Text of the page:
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Prospering with pigs 

A new training program helps women hog farmers in China grow their businesses

December 11, 2018

Luo Zhirong was eager.

“Whether it’s about raising pigs, how to expand a pig farm, how to raise them well—everything about pigs or related to pigs—I want to learn all that knowledge,” she said.

Her goal is simple: Learn more so she can grow her income.

“I now have just 20-some sows; it’s not that much and doesn’t meet my expectations. I definitely want to grow, maybe up to 100 sows,” she said, breaking into a wide grin that spilled into laughter. “That would be much better!”

Luo joined about 100 hog farmers in May—mostly women—for the inaugural training session that kicked off a partnership between Cargill and the China Women’s Development Foundation. The goal of the partnership is to “promote sustainable farm development for rural women and families so they may shed poverty and gain prosperity,” according to Wang Yinxiang, vice chair of the foundation.

In Chongqing, a major hog producing region, husbands often must find work in faraway cities, leaving many rural women to manage farms on their own. The training program is targeting small to mid-sized farms, each with around 30 sows, and includes seven training sessions for about 300 farmers in its first year.

Through hands-on experience at demonstration farms, participants will learn about feed and farm management, animal husbandry, bio-security measures, sustainability practices and food safety.

“We believe that better nutrition leads to better lives,” said Clemens Tan, managing director of Cargill’s compound feed business in China. “By giving farmers more knowledge and training to improve their farm management, they can increase their profit and improve their living standard.”

An industry in flux

More than 3.5 million Chinese farmers already have participated in formal and informal training sessions that Cargill teams have conducted since the company entered the country some 40 years ago.

chinapigfarmer-inpage2 Hog farmers listen intently at the inaugural training session in Chongqing, a major hog producing region in China. This session in May kicked off a partnership between Cargill and the China Women’s Development Foundation to improve the livelihoods of rural women and their families. “It’s been a lot of smallholder farms, community by community,” said John Fering, managing director of Cargill’s pre-mix feed business in China. He acknowledged the importance of providing training and support for prospective and current customers, but said it’s not just about gaining business. “We believe it’s our obligation to the communities we serve.”

While technical assistance and training are common practices for Cargill in China, the company is doubling down on these services to help address tough market conditions largely brought on by new environmental regulations and growing vertical integration of a modernizing hog industry.

Regulations have forced the dismantling of many hog farms that are too close to waterways or villages, while technological advances in production are edging out smaller producers who can’t keep up, said Ma Xianguo, a species lead for the compound feed business, as he visits a customer outside Chongqing.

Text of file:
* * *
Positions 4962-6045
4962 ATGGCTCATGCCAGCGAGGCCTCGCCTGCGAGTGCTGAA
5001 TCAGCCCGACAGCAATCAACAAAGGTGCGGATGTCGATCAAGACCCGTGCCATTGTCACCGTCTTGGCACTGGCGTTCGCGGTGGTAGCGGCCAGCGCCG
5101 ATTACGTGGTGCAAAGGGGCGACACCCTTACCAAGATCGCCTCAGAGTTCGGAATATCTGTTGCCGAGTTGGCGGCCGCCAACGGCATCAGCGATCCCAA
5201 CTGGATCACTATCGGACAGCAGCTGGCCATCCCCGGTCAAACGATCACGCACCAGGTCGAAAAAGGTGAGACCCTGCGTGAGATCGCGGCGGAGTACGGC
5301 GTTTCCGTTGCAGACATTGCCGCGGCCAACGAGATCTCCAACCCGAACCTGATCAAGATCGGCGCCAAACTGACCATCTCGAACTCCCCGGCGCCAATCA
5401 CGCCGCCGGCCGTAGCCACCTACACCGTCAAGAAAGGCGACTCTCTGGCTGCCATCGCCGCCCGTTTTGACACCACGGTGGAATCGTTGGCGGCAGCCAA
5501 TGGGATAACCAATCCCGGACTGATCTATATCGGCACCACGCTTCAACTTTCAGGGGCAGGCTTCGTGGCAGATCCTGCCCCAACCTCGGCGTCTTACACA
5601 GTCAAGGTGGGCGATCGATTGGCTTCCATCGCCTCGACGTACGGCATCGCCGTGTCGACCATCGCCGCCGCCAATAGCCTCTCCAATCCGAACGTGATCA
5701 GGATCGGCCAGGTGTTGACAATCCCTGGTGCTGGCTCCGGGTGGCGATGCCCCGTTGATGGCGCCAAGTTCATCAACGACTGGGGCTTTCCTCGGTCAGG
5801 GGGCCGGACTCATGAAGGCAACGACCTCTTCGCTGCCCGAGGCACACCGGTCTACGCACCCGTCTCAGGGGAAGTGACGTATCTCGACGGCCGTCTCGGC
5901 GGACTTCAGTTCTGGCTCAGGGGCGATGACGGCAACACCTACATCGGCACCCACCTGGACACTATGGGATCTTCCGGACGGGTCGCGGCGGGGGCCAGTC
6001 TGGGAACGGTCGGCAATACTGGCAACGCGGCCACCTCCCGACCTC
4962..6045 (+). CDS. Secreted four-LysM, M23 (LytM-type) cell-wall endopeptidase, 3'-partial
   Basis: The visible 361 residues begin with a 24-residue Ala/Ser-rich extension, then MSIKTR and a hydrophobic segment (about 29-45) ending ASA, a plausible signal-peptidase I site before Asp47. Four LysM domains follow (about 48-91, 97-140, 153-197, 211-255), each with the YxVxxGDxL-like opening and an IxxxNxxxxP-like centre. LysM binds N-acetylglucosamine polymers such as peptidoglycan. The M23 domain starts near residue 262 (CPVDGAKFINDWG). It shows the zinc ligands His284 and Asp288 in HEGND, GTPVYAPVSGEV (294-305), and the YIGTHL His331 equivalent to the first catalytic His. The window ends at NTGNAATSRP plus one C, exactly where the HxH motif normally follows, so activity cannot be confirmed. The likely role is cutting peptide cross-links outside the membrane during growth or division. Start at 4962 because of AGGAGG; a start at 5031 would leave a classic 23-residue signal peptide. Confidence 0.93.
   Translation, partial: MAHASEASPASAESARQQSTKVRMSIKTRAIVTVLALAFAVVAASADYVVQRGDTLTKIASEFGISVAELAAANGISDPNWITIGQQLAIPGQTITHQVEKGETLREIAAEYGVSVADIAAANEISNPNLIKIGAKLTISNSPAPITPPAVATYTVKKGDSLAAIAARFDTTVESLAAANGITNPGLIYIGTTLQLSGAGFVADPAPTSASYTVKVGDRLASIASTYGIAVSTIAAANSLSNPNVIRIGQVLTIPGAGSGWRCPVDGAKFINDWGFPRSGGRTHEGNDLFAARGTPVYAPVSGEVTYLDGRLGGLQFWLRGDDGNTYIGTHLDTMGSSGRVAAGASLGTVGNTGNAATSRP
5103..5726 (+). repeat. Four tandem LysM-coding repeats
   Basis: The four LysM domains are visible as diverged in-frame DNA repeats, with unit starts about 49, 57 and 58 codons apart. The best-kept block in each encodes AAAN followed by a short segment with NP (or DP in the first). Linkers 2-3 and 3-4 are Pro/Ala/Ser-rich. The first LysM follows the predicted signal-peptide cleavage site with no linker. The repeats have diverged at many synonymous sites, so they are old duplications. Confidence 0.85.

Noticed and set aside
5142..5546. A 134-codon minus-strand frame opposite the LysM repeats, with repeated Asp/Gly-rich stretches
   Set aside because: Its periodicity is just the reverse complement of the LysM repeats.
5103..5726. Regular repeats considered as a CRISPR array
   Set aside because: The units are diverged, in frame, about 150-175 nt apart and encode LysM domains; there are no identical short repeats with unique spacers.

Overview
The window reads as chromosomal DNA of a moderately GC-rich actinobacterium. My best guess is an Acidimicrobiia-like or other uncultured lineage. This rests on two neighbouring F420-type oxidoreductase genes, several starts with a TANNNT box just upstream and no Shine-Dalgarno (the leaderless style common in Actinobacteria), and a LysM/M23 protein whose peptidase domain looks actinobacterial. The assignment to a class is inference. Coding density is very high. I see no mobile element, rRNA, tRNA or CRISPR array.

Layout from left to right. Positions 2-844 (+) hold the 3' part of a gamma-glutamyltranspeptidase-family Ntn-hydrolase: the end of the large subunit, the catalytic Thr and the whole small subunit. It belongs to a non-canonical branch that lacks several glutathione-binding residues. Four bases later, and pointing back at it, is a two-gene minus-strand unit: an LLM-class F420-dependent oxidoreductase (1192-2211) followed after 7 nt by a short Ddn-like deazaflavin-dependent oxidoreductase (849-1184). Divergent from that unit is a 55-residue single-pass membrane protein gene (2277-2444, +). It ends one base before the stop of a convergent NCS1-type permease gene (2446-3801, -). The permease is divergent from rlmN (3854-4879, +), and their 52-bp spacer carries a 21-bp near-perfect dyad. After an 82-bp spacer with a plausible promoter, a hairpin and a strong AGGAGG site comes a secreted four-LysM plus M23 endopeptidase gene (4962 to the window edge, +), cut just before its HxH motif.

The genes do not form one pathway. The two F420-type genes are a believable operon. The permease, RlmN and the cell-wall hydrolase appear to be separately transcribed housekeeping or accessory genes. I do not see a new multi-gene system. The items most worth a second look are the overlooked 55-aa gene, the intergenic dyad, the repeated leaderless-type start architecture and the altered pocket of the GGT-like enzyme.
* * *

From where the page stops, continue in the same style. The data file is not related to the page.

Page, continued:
“We’ve lost a lot of small hog producers,” he said. “A very big part of our effort is to build up our capability to better serve our customers during this large market shift and change in the industry.”

Learning from others

A few hours away on the other side of Chongqing, Chen Liangyu was pleased to see that workers had delivered the new grates and pens for an expanded hog house under construction.

With 400 sows already, Chen is seen as a role model for other women farmers. But hers was a hard journey paved with heavy losses in the early years. chinapigfarmer-inpage1 Chen Liangyu shows Cargill visitors her new hog house under construction that will enable her to grow her farm to 1,200 sows next year. To her right are members of Cargill’s compound feed business in China: Liu Cong, He Hai, Ma Xianguo and Clemens Tan.

“In 2008, no one knew how to raise hogs. We lacked knowledge. Breeding, nutrition, environment—all these issues were alien to us. We didn’t have any real understanding about how to raise pigs well,” she recalled on the tree-lined walkway on her farm.

In 2013-14, when hog prices were at their lowest, Chen said she lost more than 4 million yuan.

After that, she said she paid more attention to the scientific production of hogs and sought out advice from other farmers with more experience. She tightened feeding practices to reduce waste and developed a feed concoction for newly weaned piglets.

From others she learned to focus on details, like checking the quality of feed upon each delivery and sending water out for testing. Now she and her hogs get their water from the same source.

“When I train workers, I tell them that if you want to raise pigs well, you must raise them as if they’re children. Why? If you don’t treat them like your children, they won’t flourish because you’d have no love for them,” Chen said.

She’s planning to grow her farm to 1,200 sows next year. As a speaker and attendee at the kick-off of the new training program in Chongqing, she emphasized the importance of ongoing education.

“If I had training back when I started, I wouldn’t have experienced so much bitterness,” she said. “You so need the knowledge. You so need the help in this area.”